Over the past few months, Athens-Banner Editorial Editor (and dedicated bike commuter) Jim Thompson has written frequently about alternative transportation. Always eager to talk about transportation choices, we joined the debate in print and in our newsletter. We’ll collect and re-print our responses here. Jim’s original articles, of course, can be found here.
Note: A version of this article first appeared in the Athens-Banner Herald on 7/10/2014
First, thanks to Jim Thompson for handing us his megaphone for the day. We appreciate the opportunity to further the important conversation about road safety. In his recent editorials on sharing the road, Jim asked why transportation advocates—BikeAthens is Athens only transportation advocacy non-profit—were not speaking out about cyclist traffic infractions. So why the silence? Does BikeAthens tacitly support reckless riding and “scofflaw” cycling? No, of course not. In fact, since BikeAthens founding 20 years ago, we have made education a pillar of our mission to make walking, cycling, and public transit an everyday solution to transportation needs in Athens. After receiving a grant from the Governor’s Office of Highway Safety, we have expanded our educational programs to teach more people how to safely, confidently, and responsibly ride on Athens wonderful streets. BikeAthens does not usually talk about “scofflaws” because we are busy directly engaging the public through classes, rides, and other outreach events. Our proactive education programs are more effective at changing rider behavior, promoting our mission, and improving safety for people on bikes.
The core of our educational message comes right from Georgia’s statutes: bikes are vehicles and all vehicles must obey all applicable traffic laws. It is not only the law; it is also common sense. Anyone operating a vehicle, be it a bike, a truck, a scooter, or sports car must follow the law. As our colleagues at Georgia Bikes say: “Same roads. Same rights. Same rules.”
It should go without saying: BikeAthens is dismayed when we hear of a cyclist riding irresponsibly. The actions of a foolish rider can tarnish all cyclists’ reputations and hinder BikeAthens mission. Fortunately, these incidents are rare—indeed they are memorable for their rarity. And certainly “scofflaw” behavior is not confined to those on two wheels. By contrary example, how long would the list run if we noted every texting driver, every person who exceeds the speed limit, every truck that fails to give three feet when passing, every SUV that runs a stop sign, or every car that hits and kills a cyclist or pedestrian. In our experience, putting a spotlight on outlier behavior does not create an atmosphere conducive to thoughtful dialogue; nor does it change behaviors. It only creates a divisive, false dichotomy between cyclist and motorist by casting aspersions on all riders.
Scofflaw incidents involving any vehicle are frustrating for driver, pedestrian, and cyclist alike. But rather than reacting piece meal to anecdotal reports, BikeAthens looks at the bigger picture. In developing the curriculum for our cycling programs, we combed through crash data analysis provided by the UGA Traffic Safety Research and Evaluation Group (TSREG) for both Georgia and Athens. Patterns emerged at the state level. The data tells us that for improving cyclist safety conspicuity is the key. As a result, we teach both kids and adults to Ride Right, Ride Bright! We distribute and install free bike lights at public events. Our t-shirts feature a rider with lights and a reminder to flow with traffic lights. We hope our efforts to help cyclists Get Noticed will reduce crashes. This is concrete, data-driven advice that we share on a daily basis.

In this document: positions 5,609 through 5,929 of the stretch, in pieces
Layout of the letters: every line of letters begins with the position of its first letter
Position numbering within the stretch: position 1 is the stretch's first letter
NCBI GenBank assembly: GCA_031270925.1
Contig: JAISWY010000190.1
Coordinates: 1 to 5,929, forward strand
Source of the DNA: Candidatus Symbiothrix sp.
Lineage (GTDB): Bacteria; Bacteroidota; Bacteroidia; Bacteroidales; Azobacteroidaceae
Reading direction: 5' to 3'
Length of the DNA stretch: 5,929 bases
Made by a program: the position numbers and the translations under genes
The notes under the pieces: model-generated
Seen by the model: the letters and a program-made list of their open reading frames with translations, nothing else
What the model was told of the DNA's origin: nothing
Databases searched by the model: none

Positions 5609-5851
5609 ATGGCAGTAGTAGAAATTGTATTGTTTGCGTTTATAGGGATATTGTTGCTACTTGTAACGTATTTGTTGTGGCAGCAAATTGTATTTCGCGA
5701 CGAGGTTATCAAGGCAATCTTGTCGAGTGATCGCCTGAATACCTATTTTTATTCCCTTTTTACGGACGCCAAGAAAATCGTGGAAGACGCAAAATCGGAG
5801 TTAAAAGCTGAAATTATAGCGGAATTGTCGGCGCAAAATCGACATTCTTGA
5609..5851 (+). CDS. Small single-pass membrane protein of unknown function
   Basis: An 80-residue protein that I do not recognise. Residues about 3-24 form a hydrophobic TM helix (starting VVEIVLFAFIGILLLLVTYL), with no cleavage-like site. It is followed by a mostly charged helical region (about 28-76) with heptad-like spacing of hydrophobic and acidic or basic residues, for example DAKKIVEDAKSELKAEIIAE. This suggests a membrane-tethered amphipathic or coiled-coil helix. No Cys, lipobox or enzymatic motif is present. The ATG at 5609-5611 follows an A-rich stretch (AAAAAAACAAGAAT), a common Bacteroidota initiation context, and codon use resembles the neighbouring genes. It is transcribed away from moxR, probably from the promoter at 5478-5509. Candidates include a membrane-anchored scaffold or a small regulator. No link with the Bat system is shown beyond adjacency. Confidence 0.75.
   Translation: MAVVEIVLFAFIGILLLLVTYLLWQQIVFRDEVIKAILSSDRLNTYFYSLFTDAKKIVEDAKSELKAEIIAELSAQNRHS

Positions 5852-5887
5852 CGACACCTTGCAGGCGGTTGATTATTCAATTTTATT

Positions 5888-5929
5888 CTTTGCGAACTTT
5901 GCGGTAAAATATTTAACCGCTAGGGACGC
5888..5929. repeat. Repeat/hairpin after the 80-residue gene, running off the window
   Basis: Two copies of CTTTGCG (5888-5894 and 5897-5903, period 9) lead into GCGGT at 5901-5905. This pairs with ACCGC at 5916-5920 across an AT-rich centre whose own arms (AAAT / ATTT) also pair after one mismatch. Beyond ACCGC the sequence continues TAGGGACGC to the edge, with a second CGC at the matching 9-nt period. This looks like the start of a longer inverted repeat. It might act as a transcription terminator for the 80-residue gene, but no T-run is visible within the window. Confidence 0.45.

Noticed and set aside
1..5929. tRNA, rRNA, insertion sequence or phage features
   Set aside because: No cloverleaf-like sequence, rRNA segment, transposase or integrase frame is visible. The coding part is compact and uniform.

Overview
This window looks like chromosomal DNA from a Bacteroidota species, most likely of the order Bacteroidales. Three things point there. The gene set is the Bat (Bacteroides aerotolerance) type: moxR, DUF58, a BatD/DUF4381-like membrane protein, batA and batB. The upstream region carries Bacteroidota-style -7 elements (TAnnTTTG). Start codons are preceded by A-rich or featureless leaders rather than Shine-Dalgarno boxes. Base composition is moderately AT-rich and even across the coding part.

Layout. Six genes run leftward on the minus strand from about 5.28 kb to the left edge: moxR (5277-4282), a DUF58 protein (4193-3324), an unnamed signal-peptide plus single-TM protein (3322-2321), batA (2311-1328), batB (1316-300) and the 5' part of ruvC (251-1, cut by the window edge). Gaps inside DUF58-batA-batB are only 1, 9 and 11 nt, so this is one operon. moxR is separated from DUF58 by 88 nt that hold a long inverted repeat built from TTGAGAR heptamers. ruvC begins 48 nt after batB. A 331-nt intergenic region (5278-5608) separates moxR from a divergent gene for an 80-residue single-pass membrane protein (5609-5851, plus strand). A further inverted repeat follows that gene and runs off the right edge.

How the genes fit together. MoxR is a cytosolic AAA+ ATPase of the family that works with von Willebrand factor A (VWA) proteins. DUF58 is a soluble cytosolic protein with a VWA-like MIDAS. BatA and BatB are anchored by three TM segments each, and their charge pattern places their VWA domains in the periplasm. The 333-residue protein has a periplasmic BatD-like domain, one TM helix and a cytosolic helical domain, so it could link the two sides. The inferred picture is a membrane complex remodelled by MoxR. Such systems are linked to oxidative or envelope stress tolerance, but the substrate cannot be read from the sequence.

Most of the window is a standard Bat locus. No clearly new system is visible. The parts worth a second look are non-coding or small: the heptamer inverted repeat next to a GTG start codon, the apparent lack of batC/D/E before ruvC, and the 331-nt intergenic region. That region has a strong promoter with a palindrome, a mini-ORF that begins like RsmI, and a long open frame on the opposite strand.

When TSREG examined the data for Athens, one intersection, Lumpkin and the Tate Center, had more crashes than any other in the state. In the last five years, all but one crash at that location was caused by a motorist suddenly turning right or left in front of a bike. The other was caused by a motorist opening his door into a bike commuter. As a result, we have tailored our on-campus messaging to call attention to proper lane positioning—ride toward the center of the lane to keep commuters in view of often inattentive drivers. By focusing our programs to the factors that most frequently cause crashes, rather than holding up examples of what not to do, we more effectively promote safer roads
As I mentioned earlier, we do not read the police blotter and comment on rider behavior because we already spend a majority of our time teaching responsible road use. Through our Municipal Court Ticket Diversion program we reach 30-50 people a month. Even better, the class is targeted at folks who have committed on-bike traffic infractions. We aim to eliminate repeat citations. At our monthly group rides, the first Friday of every month, we model proper riding behavior. We lead Safe Route to School rides and work with kids to instill good riding habits at a young age. We have frequent commuter assistance days at the Athens Farmer’s Market to talk to both cyclists and non-cyclists about the best methods for navigating the Classic City. Even our “Get Noticed” t-shirts encourage riding with traffic and using lights to stay visible. Indeed, we emphasize safe riding at all times. Rather than calling attention to the infrequent case of motorists or cyclist scofflaw behavior, BikeAthens will continue working in the community, to provide in-depth, constructive, and effective cycling education to as many people as possible.